policy dwelling limits only insures a percentage of their homes'
current replacement value.
It is important to note that as long as your dwelling limits
in your policy are 80 percent of more of the replacement cost of
the dwelling, you are fully covered for a partial loss. But if
you have a full loss of your home, and you do not have the full
amount of the dwelling replacement value covered, you will only
be paid for part of the replacement costs -- and chances are
this gap in coverage will amount to a lot of money.
Also, many homeowners have upgraded their homes and these
improvements boost the home's replacement value, meaning
insurance limits should be increased accordingly. Finally, not
only have home values gone up, the price of materials and labor
has also increased. Homes lost in disaster areas typically have
to be rebuilt to conform to new building codes, to protect
against wind damage or earthquakes for example, adding to the
costs to rebuild the home.
Many insurance companies offer a feature that automatically
increases the value for which the home is insured each year. Ask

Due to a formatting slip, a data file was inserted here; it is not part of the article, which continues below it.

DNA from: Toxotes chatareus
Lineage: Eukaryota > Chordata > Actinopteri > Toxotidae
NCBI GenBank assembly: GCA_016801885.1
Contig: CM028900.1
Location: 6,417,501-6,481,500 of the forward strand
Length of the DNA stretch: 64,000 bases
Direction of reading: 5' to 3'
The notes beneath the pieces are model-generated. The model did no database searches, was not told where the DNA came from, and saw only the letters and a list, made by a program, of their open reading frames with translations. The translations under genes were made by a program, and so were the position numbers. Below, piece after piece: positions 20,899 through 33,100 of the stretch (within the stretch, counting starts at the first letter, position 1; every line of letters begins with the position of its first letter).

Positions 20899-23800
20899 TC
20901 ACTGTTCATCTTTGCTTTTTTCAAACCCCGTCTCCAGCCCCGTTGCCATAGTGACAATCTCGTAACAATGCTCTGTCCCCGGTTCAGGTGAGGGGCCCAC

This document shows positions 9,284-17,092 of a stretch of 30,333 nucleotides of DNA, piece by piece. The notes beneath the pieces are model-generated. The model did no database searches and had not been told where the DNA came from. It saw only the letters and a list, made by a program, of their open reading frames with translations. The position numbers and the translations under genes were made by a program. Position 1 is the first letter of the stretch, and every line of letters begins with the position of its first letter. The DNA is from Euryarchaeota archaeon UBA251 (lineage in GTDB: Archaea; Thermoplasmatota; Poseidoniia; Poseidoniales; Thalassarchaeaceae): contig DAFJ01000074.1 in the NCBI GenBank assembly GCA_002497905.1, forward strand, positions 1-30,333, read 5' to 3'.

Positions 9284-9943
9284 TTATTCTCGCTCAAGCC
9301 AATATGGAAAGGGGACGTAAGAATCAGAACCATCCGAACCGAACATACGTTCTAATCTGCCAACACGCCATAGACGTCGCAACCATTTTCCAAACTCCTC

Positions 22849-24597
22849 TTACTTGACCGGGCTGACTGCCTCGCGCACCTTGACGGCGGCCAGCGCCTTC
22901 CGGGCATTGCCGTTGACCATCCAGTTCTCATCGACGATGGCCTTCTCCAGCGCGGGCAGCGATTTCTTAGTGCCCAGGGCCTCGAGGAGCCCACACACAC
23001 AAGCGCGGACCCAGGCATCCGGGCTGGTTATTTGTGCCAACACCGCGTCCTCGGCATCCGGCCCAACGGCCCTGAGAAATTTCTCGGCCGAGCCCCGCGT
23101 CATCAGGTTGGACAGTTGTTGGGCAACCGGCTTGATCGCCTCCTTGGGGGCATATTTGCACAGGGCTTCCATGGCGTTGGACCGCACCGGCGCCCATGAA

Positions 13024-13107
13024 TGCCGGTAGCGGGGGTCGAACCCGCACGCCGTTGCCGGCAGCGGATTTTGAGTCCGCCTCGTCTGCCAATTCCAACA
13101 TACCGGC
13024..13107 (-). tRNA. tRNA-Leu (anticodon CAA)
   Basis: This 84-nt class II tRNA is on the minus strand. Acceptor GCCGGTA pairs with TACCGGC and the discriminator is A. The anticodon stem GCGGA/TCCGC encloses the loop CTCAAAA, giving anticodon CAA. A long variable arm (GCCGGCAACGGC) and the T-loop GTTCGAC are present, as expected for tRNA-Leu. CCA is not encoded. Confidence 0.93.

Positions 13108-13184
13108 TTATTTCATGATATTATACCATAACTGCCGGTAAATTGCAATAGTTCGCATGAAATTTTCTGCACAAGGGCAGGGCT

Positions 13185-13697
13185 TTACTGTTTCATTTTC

your insurance company about this coverage escalator. The cost
of this rider and coverage increase is then automatically built
into your premium each year.
If the home is located in a flood plain, no policy will cover
flood damage. The federal government provides flood insurance
through the Federal Emergency Management Agency, and claims are
often serviced by your insurance company.
Some owners of high-risk properties may have to resort to
obtaining coverage through Fair Access to Insurance
Requirements, or FAIR Plans, which are state mandated insurer
organizations that cover high-risk properties in 36 states.
One thing most homeowner's policies do cover is "loss of
use." Many Florida residents have been forced to evacuate
their homes as the recent hurricanes descended on their area.
What these homeowners need to know is that their costs to
stay in a hotel and other related living costs are generally
covered at an amount that is typically about 30 percent of the
overall policy dwelling coverage. If your home is insured for
$200,000, for instance, you may be entitled to up to $60,000 in
reimbursement for your expenses associated with your loss of
Keep in mind that if you do want to increase the amount of
coverage on your home, you can't do so when the peril is upon
you. Insurance companies generally place a moratorium on
coverage changes in areas in the path of a storm, typically
several days before the expected peril is forecast to strike.
Certified Financial Planner Ray Martin writes
on personal finance for CBS.MarketWatch.com and also appears on
the "The Early Show" on CBS. He is co-author of
"The Rookie's Guide to Money Management."